10. On the other hand, the learned Departmental Representative submitted that the above amount written off is not in revenue field. It is not a trade advance. The assessee is not in money lending business. It is a capital advance. The question of diminution of goodwill of the assessee or the credibility of the assessee has nothing to do with the allowing of the bad debt. Loss of capital asset cannot be allowed as bad debt under the provisions of sec. 36(2). She submitted that the claim of bad debts for an amount of Rs.6,50,00,000 being money receivable towards sale of agronomy and marketing rights, is not covered u/s 36(2)(i) and the contention of the authorised representative of the assessee that to allow a deduction as bad debt, it requires only that debt should have ‘been taken into account in computing the income of the assessee’ and not in the computation of capital gain in an earlier year, the bad debt is to be allowed as a deduction u/s 36(1). She submitted that this argument of the assessee’s counsel is devoid of any merit since as per Chapter IV of the Income tax Act, which deals with the computation of income, is divided into five parts, each part dealing exclusively with only one head of income and forming independent codes as far as each separate head of income is concerned. There is no scope of importing provisions of one head of income into another head while computing the income under another head under this Chapter. This compartmentalization of heads is done away with only under Chapter VI which provides for aggregation and set off of the various heads of income. The reference to the “computation of income” under sec.36(2) must, therefore, be read in the context in which it has been used. A harmonious construction of the provisions of the Act can only lead to the conclusion that income or loss other than profits and gains of business cannot be imported into computation of deduction u/s 36(1)(vii) read with sec.36(2)(i). If the interpretation given by the assessee were to be adopted, it would lead to a situation of discrimination in favour of a class of assessee having income under the head, profit and gains. Since there is no provision comparable to sec.36(1)(vii) under any head other than profits and gains, an assessee having income from the head other than profits and gains can never be in a position to claim such bad debts. This confer unfair advantage on assessees engaged in business and profession. This cannot be the intention of the Act. Further, she relied on the order of the Tribunal in the case of D.C.M. Ltd.,v. DCIT, 123 TTJ 114 (Del) for the proposition that when the assessee is not in the business of advancing the loan, the money advanced to its subsidiary is not in line with the normal business activities of the assessee. Therefore, the loan given to subsidiaries is not connected to the business of the assessee. Thus, the amount of loan given to a subsidiary cannot be termed as money advanced during the course of normal business activity of assessee and thereafter when there was no recovery and loss of that amount, is nothing but loss of capital and the claim of the assessee of that amount as a deduction cannot be business loss u/s 28 read with sec. 37. Further, she relied upon the judgement of the Bombay High Court in the case of Salem Mangnesite Pvt.Ltd. v. CIT 180 Taxman 545 (Bom) for the proposition that the assessee which is solely in the business of mining, had lent certain amount to its wholly owned subsidiary company for construction of a jetty, subsequently, subsidiary company suffered a loss and was not in a position to repay the said loan. Therefore, assessee accepted a small amount in full and final settlement of said loan and wrote off the remaining amount. It claimed deduction of that amount written off on ground that it was loss incidental to its business. The said loan amount granted to subsidiary company did not spring directly from the business of assessee company and not incidental to its business activity. The amount written off cannot be allowed as deduction u/s 28 of the Act.

 

11. We have heard both the parties and perused the material on record. To claim debt as bad debt and as a deduction, the debt should be in respect of business, which is carried on by the assessee in the relevant assessment year, should have been taken into account in computing the income of the assessee for the accounting year or should represent money lent in ordinary course of its business of banking or money lending. The amount should be written off as irrecoverable in the accounts of the assessee for that accounting year in which the claim for deduction is made for the first time. The assessee can claim debt as bad debt, in respect of debt which would have come into the balance sheet as a trading debt. The debt means something more than a mere advance. It means something which is related to business of the assessee. The amount is given as a trading debt since inception and the character of such amount is not changed by any act of the assessee or by operation of law, then such loan constitutes as a trade debt. In other words, debt emerges or springs from the trading activity in the course of ordinary business of the assessee, which can be claimed as bad debt. The debt arising out of capital field or emerging from the investment activity of the assessee is not a trade debt. In the capital field, it cannot be treated as debt in ordinary course of business or trading debt, even by unilateral action, the assessee treated the debt in the capital field as trade debt. In order to claim the allowances as bad debt, there should be relation between the debtor and creditor from the date of lending the money till the date of write-off of debt as bad debt. The debt arising out of investment activity which is in the capital field cannot be allowed as bad debt as revenue deduction. To claim bad debt the business in respect of which such debt has been given must continue to exist in the year for which the bad debt is claimed. As stated earlier, to claim deduction as a bad debt, it should not be too remote from the business carried on by the assessee and if the debt or guarantee given by the company while carrying on the business other than finance to the subsidiary company, it is not given in the course of assessee’s business as there is no privity of the contract or any legal relationship between the assessee and such subsidiary company as trade debtor and creditor. There is neither any custom nor any statutory provision or any contractual obligation under which the assessee was bound to advance loan to the subsidiary company. Hence, the amount that had to be lost or incurred on account of subsidiary company cannot be claimed as bad debt when it became irrecoverable. In order to be deductible as a business loss, it must be in the nature of trading loss, not as capital loss springing directly out of trading activity and it must be incidental to the business of the assessee and it is not sufficient that it falls on the assessee in some other capacity or is merely connected with its business. Because the assessee bore the loss of the subsidiary company on account of failure of the subsidiary company to repay the same, that itself cannot be the reason of debt as bad debt. In order that a loss might be deductible it must be a loss in the business of the assessee and not a payment relating to the business of somebody else which under the provisions of the Act was deemed to be and became the liability of the assessee. Losses allowable if it sprang directly and was incidental to business of the assessee, loss which assessee had incurred was not in its own business and it cannot be deducted in respect of the business of the assessee from its profits. The amount incurred by the assessee which is not in the ordinary course of business cannot be allowed as a deduction. Further, a debt can be incident to business only if it arises out of transaction, which was necessary in furtherance of the business and was within the range of business activity of assessee. Everything associated or connected with the business cannot be said incidental thereto. Not merely should there be a close proximity to the business, as such, but it should also be an integral ad essential part of the carrying on the business of the assessee. We should see whether the transaction is necessary part of the normal course of business and also is closely interlinked with the assessee’s business as incidental to carrying on the business of the assessee. The mere object in the memorandum of association of the company is not conclusive as to the real nature of a transaction and that nature not only has to be deduced from the memorandum but also fro the circumstances in which the transaction took place. If the amount was incurred for ensuring any investment which is very source of its business and that advance is not incidental to the trading activity of the assessee, the same is not allowable as deduction. The advance in the field of investment for the purpose of securing source of income and not for the purpose of earning income does not qualify for deduction as bad debt. In order to entitle for deduction it should have been incurred in the course of carrying on the business and it should be in the nature of revenue. In the present case, debt claimed as bad debt is not a trading debt emerging from the trading activity of the assessee. The debt arises out of investment activities of the assessee or associated with the capital field, not on account of revenue cannot be allowed as a bad debt. The assessee company neither a banker nor a money lender, the advance made by the assessee as an investment not to be said to be incidental to the trading activity of the assessee and merely money handed over to someone in the capital field and that person failed to return the same, that amount cannot be claimed as deduction as bad debt. Accordingly, money advanced to subsidiary company cannot be allowed as deduction either u/s 36(2) or u/s 37(1) on writing off the same. The Hon’ble Supreme Court in the case of A.V. Thomas & Company Ltd. Vs. CIT  (48 ITR 67) (SC) it was held that when the assessee is neither a banker nor a money lender, the advance made by assessee to a private company to purchase a share could not be said to be incidental to the trading activity of the assessee. In the case of B.D. Bharucha Vs. CIT (1967) 65 ITR 403 (SC) it was held that if an advance made in the ordinary course of business of the assessee as a part of the business activity that debt emerges from that activity can be allowed as a bad debt and treated as a revenue loss. If the amount was incurred for ensuring any investment which is very source of his business and that advance is not incidental to the trading activity of the assessee. The advance in the field of investment made for the purpose of securing source of income and not for the purpose of earning income is not entitled for any deduction. In other words, the source of income is not synonymous to the income. In order to entitle deduction it should have been incurred in the course of carrying on the business and it should be in the nature of revenue loss. In the present case, debt claimed as bad debt is not a trading debt emerged from the trading activity of the assessee. The debt arises out of investment activities of the assessee and that is in the capital field, not on account of revenue, cannot be allowed as a bad debt. Reliance also placed on the judgement of Supreme Court in the case of Aluminium Company Ltd. Vs. CIT (1971) (79 ITR 514) (SC), CIT Vs. Abdullabhai Abdulkadar (1961) (41 ITR 545 ) (SC). In view of these judgements of the Supreme Court, we have not considered the various judgements cited by the assessee’s counsel. 12. Regarding write off of the secondment charges and other expenses, this amount is advanced to the subsidiary company for making expenses like salary and secondment charges, expenses incurred on behalf of the subsidiary company and other expenses. These amounts are advanced to subsidiary company for the purpose of incurring the business expenses of the subsidiary companies and the consideration for the sale of the subsidiary company is worked out after considering the amount receivables. Hence it is presumed that the amounts due were already considered while arriving at the sale price of the subsidiary company represents an advance made to the subsidiary company and not an expenditure. Therefore the amount cannot be allowed u/s 36(2) or 37(1) as discussed in earlier para.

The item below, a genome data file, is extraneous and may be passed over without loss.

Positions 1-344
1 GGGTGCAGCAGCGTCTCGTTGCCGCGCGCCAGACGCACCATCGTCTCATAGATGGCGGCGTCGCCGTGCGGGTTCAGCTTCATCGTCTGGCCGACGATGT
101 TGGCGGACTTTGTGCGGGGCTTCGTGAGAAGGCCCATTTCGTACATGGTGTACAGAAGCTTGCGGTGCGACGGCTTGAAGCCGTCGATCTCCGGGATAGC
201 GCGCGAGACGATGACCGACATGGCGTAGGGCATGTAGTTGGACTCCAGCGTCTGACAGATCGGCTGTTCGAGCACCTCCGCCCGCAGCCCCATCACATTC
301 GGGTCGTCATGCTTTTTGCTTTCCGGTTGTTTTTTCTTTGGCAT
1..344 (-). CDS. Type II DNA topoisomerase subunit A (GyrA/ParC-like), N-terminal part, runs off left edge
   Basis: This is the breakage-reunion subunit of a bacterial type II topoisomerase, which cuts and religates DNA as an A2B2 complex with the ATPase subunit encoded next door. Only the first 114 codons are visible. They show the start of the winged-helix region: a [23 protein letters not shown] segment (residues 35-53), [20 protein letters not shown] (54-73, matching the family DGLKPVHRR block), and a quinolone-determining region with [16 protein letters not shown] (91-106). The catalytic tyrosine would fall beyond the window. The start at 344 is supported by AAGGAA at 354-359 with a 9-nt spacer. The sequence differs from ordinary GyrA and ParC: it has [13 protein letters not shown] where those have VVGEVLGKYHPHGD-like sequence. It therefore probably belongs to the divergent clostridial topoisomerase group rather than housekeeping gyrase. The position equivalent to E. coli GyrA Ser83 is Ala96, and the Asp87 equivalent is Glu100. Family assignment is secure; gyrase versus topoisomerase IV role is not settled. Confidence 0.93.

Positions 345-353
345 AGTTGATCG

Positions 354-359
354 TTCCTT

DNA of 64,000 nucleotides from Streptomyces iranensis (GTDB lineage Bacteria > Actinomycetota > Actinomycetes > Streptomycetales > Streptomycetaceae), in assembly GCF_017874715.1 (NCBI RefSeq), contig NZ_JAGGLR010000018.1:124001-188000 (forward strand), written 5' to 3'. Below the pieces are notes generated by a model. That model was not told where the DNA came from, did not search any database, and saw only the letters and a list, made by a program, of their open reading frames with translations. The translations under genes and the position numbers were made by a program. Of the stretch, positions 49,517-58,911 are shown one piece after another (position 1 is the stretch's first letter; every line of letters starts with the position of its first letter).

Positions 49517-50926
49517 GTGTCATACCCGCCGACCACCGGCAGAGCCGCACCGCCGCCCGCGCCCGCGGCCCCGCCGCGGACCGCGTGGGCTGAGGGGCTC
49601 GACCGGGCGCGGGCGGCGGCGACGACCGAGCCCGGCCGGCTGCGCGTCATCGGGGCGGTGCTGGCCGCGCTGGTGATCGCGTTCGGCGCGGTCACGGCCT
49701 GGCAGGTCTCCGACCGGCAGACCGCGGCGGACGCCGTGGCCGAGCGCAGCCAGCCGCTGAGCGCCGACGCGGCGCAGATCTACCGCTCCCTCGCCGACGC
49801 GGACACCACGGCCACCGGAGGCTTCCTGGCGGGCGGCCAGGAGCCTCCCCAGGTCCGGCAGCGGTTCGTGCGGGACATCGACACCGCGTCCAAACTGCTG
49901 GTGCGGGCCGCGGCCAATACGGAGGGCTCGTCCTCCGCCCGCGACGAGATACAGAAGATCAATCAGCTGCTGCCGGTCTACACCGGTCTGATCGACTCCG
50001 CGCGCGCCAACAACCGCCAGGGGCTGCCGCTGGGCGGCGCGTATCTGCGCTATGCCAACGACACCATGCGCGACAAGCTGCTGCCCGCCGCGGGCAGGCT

13. Regarding irrecoverable amount spent on agronomy and marketing rights, the assessee claimed to have incurred these expenditure in developing certain varieties of spices and vegetables for exports on behalf of subsidiary company. It is stated that expenditure is also incurred for developing infrastructure and know how. The expenditure incurred is valued at Rs.6.50 crores as relatable to Agronomy and marketing rights. This amount is claimed as recoverable from the subsidiary company. The assessee company computed long term capital gain considering this amount of Rs.6.50 crores as the sale consideration receivable on the transfer of agronomy and marketing rights. Since the subsidiary company is sold, this amount which is not realizable, is claimed as expenditure. The assessee company is making a claim u/s 37(1) as expenditure or u/s 36(2) as a bad debt. This expenditure cannot be allowable under this provision where this expenditure is not an expenditure incurred for the purpose of assessee’s own business and also this is loss of capital and cannot be allowed as a bad debt as discussed in earlier paras. Accordingly, these grounds of the appeal are dismissed.

 

14. In the result, appeal of the assessee is dismissed. The order was pronounced in the open Court on: 23.7.2010.